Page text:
Definitions

from The American Heritage® Dictionary of the English Language, 5th Edition.

  • intransitive verb To stop; check.
  • intransitive verb To seize and hold under the authority of law.
  • intransitive verb To capture and hold briefly (the attention, for example); engage.
  • intransitive verb To undergo cardiac arrest.
  • noun The act of detaining in legal custody.
  • noun The state of being so detained.
  • noun A device for stopping motion, especially of a moving part.
  • noun The act of stopping or the condition of being stopped.

from The Century Dictionary.

  • To stop forcibly; check or hinder the motion or action of: as, to arrest the current of a river; to arrest the course of justice.
  • To take, seize, or apprehend by virtue of a legal warrant or official authority; take into custody: as, to arrest one for a crime or misdemeanor.
  • To seize and fix; engage; secure; catch; take: as, to arrest the eyes or the attention.
  • To rest or fix.
  • In Scots and admiralty law, to seize (property) for debt or the satisfaction of a claim; attach or levy upon.
  • noun A mangy tumor on the back part of the hind leg of a horse. Also called rat-tail.
  • noun The act of stopping, or the state of being stopped; suspension of movement or action: as, an arrest of the vital functions; “the stop and arrest of the air,” Bacon.
  • noun Self-restraint; self-command.
  • noun Any seizure or taking by force, physical or moral; hindrance; interruption; stoppage; restraint.
  • noun In machinery, any contrivance which stops or retards motion.
  • noun In law, the taking of a person into custody of the law, usually by virtue of a warrant from authority.
  • noun In admiralty law, the taking of a ship into custody by virtue of a warrant from a court.—
  • noun In Scots law, attachment; seizure of property, funds, etc., by legal process, as for debt or the satisfaction of a claim.

from the GNU version of the Collaborative International Dictionary of English.

  • transitive verb To stop; to check or hinder the motion or action of
  • transitive verb (Law) To take, seize, or apprehend by authority of law.
  • transitive verb To seize on and fix; to hold; to catch.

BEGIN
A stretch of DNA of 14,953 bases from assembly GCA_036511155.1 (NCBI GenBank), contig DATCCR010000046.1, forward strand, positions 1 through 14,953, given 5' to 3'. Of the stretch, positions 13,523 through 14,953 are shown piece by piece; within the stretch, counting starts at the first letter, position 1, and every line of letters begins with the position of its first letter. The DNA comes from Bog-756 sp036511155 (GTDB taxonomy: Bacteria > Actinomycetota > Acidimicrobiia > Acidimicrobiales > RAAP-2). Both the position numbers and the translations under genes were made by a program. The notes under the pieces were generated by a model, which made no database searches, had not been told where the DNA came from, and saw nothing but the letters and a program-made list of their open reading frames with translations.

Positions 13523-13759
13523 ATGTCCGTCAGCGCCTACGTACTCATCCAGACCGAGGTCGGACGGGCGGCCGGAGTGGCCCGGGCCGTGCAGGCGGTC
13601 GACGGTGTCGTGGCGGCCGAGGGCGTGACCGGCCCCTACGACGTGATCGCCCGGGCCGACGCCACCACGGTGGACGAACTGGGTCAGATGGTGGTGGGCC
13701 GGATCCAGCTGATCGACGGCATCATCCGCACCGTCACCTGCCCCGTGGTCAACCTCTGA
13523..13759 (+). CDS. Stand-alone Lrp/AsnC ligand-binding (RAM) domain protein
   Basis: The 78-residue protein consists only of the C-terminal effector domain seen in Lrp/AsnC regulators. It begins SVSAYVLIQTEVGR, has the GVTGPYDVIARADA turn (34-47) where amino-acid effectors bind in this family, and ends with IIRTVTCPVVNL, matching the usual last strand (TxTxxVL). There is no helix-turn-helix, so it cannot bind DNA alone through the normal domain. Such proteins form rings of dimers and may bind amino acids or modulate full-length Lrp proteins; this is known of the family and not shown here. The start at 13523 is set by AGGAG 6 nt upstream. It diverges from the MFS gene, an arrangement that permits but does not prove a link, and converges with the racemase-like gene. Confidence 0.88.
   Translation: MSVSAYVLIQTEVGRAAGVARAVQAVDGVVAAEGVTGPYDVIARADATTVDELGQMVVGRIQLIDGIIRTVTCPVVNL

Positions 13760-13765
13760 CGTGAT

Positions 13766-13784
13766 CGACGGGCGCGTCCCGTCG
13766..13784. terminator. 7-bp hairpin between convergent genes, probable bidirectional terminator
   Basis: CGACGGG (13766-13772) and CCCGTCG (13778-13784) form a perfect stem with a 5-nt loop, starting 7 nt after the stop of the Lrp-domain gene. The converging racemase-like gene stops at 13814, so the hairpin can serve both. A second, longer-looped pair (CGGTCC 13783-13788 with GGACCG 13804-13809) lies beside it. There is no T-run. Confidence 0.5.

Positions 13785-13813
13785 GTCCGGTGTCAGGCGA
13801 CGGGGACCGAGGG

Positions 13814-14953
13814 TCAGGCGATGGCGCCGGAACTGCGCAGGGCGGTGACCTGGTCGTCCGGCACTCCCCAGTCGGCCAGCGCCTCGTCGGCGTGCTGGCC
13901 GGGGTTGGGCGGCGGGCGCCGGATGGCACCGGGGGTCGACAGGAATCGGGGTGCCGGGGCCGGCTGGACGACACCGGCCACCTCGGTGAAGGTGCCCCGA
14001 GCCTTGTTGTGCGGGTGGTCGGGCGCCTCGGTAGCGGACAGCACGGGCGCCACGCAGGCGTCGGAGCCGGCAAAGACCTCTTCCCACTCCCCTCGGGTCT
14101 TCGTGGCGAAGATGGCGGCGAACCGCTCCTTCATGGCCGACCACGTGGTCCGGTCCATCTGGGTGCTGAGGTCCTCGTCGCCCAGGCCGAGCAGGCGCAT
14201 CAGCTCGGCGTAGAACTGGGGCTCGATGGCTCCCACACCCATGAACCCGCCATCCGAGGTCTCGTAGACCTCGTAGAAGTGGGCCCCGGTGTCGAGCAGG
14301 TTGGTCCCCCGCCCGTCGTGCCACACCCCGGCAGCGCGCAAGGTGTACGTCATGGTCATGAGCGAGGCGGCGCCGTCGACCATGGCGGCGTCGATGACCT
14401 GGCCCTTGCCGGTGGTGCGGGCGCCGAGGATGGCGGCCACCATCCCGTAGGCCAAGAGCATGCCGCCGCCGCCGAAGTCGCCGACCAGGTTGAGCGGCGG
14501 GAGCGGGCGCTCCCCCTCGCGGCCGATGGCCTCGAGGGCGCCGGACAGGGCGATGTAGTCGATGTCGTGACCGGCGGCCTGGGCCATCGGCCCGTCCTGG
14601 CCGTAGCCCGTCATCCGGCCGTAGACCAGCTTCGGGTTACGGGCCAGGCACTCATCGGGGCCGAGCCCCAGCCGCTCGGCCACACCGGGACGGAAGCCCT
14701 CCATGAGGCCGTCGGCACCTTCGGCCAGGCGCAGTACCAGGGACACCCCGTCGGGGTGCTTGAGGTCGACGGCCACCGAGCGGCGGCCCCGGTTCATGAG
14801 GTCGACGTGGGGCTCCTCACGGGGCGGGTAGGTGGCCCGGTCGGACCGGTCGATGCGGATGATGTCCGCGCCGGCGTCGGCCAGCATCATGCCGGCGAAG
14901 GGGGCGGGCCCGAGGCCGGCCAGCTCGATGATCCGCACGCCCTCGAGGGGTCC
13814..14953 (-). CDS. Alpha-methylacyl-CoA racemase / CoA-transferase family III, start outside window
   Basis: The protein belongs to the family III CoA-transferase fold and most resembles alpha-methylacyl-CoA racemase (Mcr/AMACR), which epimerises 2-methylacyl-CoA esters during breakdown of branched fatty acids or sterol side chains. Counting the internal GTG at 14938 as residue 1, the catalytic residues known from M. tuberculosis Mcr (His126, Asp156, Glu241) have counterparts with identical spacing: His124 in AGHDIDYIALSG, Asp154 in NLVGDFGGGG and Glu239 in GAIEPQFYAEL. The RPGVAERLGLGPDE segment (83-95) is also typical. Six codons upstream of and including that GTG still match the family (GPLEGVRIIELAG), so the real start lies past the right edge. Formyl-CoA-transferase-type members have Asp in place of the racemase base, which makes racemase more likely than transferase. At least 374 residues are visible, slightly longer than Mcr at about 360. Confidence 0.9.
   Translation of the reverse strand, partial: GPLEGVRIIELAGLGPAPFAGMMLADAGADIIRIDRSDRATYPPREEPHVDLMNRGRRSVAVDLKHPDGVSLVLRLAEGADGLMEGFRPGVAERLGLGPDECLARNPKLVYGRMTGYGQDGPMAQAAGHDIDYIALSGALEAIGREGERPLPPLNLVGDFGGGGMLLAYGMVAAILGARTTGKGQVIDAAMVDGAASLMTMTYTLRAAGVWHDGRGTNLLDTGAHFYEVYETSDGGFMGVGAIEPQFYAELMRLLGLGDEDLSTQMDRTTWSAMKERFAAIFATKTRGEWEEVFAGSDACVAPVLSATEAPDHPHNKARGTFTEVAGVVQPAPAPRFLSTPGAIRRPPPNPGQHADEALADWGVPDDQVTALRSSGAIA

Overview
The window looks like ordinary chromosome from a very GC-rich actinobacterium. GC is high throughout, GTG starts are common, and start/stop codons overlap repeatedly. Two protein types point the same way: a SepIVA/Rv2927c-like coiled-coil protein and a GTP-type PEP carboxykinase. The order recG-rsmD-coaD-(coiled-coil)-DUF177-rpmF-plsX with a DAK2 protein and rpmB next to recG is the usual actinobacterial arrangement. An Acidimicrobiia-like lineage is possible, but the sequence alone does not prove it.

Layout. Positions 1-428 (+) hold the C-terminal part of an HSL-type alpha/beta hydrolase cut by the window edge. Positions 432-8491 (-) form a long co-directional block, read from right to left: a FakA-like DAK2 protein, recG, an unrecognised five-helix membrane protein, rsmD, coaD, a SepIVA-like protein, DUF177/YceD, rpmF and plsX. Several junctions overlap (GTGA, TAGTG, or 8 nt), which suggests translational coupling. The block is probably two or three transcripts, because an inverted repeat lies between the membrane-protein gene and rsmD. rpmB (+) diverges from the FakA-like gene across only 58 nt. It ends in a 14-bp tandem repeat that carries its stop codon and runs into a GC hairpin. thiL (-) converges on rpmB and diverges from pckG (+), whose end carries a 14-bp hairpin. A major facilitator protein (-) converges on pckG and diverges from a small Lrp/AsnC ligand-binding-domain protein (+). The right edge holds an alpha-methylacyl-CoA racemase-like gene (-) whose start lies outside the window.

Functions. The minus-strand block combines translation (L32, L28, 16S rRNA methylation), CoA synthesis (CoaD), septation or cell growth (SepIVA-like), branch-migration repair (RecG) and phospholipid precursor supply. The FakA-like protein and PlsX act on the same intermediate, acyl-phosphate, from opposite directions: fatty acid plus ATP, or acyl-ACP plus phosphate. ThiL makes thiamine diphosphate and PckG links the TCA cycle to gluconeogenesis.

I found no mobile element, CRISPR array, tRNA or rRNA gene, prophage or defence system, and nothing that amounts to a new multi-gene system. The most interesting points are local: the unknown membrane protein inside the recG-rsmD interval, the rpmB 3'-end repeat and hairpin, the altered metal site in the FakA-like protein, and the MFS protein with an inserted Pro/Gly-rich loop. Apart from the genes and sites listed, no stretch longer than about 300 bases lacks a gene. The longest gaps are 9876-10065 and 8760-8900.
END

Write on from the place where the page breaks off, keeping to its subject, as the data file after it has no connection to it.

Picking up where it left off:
• transitive verb obsolete To rest or fasten; to fix; to concentrate.
  • noun The act of stopping, or restraining from further motion, etc.; stoppage; hindrance; restraint.
  • noun (Law) The taking or apprehending of a person by authority of law; legal restraint; custody. Also, a decree, mandate, or warrant.
  • noun Any seizure by power, physical or moral.
  • noun (Far.) A scurfiness of the back part of the hind leg of a horse; -- also named rat-tails.
  • noun (Law) the staying or stopping of a judgment, after verdict, for legal cause. The motion for this purpose is called a motion in arrest of judgment.
  • intransitive verb obsolete To tarry; to rest.

from Wiktionary, Creative Commons Attribution/Share-Alike License.

  • noun A check, stop, an act or instance of arresting something.
  • noun The condition of being stopped, standstill.
  • noun law The act of arresting a criminal, suspect etc.
  • noun A confinement, detention, as after an arrest.
  • noun A device to physically arrest motion.
  • noun nautical The judicial detention of a ship to secure a financial claim against its operators.

from WordNet 3.0 Copyright 2006 by Princeton University. All rights reserved.

  • verb take into custody
  • verb hold back, as of a danger or an enemy; check the expansion or influence of
  • verb cause to stop
  • verb attract and fix
  • noun the state of inactivity following an interruption
  • noun the act of apprehending (especially apprehending a criminal)

Etymologies

from The American Heritage® Dictionary of the English Language, 4th Edition

[Middle English aresten, from Old French arester, from Vulgar Latin *arrestāre : Latin ad-, ad- + Latin restāre, to stand still (re-, re- + stāre, to stand; see stā- in Indo-European roots).]

from Wiktionary, Creative Commons Attribution/Share-Alike License

From Old French arester ("to stay, stop"), from Vulgar Latin *arrestare, from Latin ad- ("to") + restare ("to stop, remain behind, stay back"), from re- ("back") + stare ("to stand"), from Proto-Indo-European *steh₂- (“to stand”).

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